Characterization of Influenza A Virus Infection through Analysis of Intrahost Viral Evolution and Within-host Infection Dynamics
Influenza A virus is a major source of morbidity and mortality, annually resulting in over 9000 deaths in the United States alone. As a segmented, RNA virus, influenza has a high mutation rate, facilitating its evolution to overcome cross protective immunity through natural selection and adapt to new host species or sources of evolutionary pressure through reassortment. The high viral mutation rate also means that these processes affect not only evolution at the population level, but also at the intrahost level. While these processes have been well characterized for population-level viral evolution, viral evolution within a single host is far less well defined. In this dissertation, I characterize influenza infection at the intrahost level with respect to viral evolution and infection dynamics. In the second chapter, I critically evaluate methods for estimating the transmission bottleneck size for influenza A virus from viral sequencing data. The transmission bottleneck describes the infecting population size, a determinant for the level of genetic diversity present at the onset of infection. I show current methods may be biased, both by the criteria used to identify sequencing variants and the presence of demographic stochasticity. In response to these biases, I introduce a new method that (1) corrects for differences in variant calling criteria and (2) accommodates demographic stochasticity. Chapters 3-5 are based on data collected from an existing human challenge study with influenza A virus. In this challenge study, volunteers were experimentally infected with a heterogeneous viral inoculum that had adapted to the conditions in which it had been generated. In chapter 3, I show that transmission was governed by a selective bottleneck and that subsequent intrahost viral evolution was dominated by purifying selection. In chapter 4, I further characterize the observed intrahost viral evolution through the reconstruction of viral haplotypes to evaluate different models of selection. These models differed by the level at which selection was acting, whether selection is focused on individual loci, multiple loci within a single gene segment, or across gene segments. Model selection favored the third model, wherein selection acted across gene segments, thereby establishing that the effective viral reassortment rate was limited in these subjects. In chapter 5, I develop a mathematical model for within-host influenza infection linking viral replication and the host immune response with the development of disease symptoms. I fit this model to experimental data collected from the challenge study. Analysis of the model fits indicated that much of the heterogeneity in the data between subjects could be explained by interindividual variation in viral infectivity. This finding echoed the results of chapters 3 and 4, that there were quantifiable differences in the infecting viral populations between the study subjects. Taken together, these observations suggest that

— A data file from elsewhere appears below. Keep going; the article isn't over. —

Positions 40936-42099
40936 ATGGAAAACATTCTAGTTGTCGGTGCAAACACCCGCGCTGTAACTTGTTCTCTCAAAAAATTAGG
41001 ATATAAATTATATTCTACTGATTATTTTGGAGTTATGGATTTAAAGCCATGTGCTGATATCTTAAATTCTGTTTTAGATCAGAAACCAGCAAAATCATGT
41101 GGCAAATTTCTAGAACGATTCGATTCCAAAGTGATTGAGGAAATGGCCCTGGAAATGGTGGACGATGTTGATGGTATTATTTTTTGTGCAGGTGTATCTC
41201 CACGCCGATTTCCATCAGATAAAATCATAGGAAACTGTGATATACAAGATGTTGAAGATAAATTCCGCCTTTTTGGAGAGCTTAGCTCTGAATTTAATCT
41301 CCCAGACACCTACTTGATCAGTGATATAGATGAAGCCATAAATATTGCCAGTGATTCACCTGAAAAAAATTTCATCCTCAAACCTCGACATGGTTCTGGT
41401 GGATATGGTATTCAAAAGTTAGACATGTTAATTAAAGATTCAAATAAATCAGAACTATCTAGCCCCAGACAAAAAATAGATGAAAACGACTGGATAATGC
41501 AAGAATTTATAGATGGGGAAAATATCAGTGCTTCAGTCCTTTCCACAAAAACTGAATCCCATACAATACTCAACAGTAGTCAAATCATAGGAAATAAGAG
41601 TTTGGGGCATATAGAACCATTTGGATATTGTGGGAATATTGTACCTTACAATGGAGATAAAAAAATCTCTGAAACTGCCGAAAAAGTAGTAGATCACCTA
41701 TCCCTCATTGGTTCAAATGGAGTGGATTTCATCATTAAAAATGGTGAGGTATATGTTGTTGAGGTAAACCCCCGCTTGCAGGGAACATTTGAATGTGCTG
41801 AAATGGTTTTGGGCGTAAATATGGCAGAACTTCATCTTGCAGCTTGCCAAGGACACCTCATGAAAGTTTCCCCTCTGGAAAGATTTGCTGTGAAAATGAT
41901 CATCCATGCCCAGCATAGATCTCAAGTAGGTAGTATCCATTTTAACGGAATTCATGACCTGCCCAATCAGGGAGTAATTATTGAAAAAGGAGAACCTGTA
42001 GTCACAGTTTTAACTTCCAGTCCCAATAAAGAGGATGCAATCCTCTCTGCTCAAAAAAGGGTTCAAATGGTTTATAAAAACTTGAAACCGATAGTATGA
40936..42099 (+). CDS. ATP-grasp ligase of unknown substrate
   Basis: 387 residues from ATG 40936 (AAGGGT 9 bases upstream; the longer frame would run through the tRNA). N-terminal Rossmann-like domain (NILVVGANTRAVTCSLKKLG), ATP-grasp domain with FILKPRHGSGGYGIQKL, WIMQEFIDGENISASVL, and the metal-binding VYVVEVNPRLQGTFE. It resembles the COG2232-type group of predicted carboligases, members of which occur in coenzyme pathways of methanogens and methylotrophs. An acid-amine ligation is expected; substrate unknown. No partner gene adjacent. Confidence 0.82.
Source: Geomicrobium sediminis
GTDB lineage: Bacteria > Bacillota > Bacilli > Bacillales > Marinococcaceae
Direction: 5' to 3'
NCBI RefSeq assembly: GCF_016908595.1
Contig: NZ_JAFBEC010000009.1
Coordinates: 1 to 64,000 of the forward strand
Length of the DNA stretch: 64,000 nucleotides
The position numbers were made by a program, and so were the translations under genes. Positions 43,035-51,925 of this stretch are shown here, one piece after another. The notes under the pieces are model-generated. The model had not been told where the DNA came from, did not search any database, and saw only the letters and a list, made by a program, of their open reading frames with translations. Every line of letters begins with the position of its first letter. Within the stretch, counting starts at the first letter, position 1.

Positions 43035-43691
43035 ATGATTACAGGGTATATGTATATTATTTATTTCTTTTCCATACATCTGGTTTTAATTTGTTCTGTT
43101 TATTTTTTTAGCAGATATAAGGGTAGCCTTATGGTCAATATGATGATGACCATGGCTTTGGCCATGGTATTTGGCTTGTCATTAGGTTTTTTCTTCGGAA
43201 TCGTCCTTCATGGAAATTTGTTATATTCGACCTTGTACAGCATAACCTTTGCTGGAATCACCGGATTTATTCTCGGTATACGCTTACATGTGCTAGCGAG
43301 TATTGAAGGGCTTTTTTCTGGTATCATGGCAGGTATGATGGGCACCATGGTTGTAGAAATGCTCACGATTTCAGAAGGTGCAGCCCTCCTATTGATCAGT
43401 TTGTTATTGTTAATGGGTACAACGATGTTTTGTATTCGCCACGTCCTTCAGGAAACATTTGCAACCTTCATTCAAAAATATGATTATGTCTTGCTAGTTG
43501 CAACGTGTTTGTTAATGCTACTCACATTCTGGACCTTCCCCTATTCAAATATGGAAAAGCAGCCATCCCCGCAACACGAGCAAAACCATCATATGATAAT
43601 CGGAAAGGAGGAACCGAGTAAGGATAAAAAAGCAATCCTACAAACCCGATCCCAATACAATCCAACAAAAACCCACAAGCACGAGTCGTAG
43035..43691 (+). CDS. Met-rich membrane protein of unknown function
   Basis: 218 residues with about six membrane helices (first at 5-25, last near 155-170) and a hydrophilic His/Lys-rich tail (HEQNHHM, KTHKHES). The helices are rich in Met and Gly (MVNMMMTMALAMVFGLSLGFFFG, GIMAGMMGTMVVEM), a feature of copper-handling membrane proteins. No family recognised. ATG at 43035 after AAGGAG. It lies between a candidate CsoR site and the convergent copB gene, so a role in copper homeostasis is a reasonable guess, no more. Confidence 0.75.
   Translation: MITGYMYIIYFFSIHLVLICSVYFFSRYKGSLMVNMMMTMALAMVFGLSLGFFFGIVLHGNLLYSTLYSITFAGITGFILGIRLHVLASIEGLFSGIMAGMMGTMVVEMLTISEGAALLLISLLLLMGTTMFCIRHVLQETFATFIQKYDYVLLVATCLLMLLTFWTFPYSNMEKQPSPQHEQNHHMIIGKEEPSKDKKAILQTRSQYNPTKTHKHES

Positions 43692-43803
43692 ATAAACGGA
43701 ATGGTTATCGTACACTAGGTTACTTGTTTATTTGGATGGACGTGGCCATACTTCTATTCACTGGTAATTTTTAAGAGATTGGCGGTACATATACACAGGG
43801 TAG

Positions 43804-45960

intrahost viral genetics may underlie the differences between the subjects’ response to infection.
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